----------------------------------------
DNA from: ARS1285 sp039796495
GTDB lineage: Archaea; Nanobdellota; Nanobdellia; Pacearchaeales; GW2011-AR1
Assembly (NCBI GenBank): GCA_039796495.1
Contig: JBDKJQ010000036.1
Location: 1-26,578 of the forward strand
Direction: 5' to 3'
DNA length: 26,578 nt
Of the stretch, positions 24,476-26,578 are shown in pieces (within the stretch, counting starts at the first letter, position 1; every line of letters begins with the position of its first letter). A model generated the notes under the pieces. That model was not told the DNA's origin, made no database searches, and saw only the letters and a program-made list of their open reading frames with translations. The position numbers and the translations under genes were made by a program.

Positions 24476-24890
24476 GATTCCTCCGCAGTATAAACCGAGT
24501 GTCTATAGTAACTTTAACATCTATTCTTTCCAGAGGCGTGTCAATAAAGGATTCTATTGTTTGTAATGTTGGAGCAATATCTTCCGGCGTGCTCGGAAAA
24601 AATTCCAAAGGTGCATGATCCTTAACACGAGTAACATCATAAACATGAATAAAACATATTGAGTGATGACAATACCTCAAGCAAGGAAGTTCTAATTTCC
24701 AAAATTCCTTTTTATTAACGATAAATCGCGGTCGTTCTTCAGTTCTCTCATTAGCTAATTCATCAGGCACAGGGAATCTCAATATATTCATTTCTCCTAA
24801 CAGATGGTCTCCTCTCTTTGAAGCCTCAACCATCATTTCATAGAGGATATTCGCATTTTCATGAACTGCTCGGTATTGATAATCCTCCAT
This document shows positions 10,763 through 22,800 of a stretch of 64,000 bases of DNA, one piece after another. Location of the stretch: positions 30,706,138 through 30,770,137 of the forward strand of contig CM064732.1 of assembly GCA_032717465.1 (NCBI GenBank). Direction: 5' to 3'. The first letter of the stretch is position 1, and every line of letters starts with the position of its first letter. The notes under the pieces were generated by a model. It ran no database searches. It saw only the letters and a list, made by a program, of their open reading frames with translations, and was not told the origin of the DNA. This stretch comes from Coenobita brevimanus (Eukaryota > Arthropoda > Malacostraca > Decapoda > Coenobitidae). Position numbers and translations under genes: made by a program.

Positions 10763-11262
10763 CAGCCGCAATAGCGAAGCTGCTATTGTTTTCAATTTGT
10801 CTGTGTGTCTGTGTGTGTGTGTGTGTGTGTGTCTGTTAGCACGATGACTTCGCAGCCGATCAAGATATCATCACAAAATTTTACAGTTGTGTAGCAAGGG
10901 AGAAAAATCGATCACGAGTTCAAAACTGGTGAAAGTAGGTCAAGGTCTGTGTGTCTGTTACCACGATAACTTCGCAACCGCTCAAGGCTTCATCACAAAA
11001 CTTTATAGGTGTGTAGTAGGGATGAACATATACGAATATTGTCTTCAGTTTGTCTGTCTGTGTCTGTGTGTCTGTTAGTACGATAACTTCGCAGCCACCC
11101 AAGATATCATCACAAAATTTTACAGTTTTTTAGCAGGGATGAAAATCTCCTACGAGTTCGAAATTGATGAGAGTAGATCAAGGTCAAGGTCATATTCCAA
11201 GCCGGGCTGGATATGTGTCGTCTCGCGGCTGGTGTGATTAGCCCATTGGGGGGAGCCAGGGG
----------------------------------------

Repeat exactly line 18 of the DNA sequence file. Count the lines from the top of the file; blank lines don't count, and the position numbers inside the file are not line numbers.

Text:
10801 CTGTGTGTCTGTGTGTGTGTGTGTGTGTGTGTCTGTTAGCACGATGACTTCGCAGCCGATCAAGATATCATCACAAAATTTTACAGTTGTGTAGCAAGGG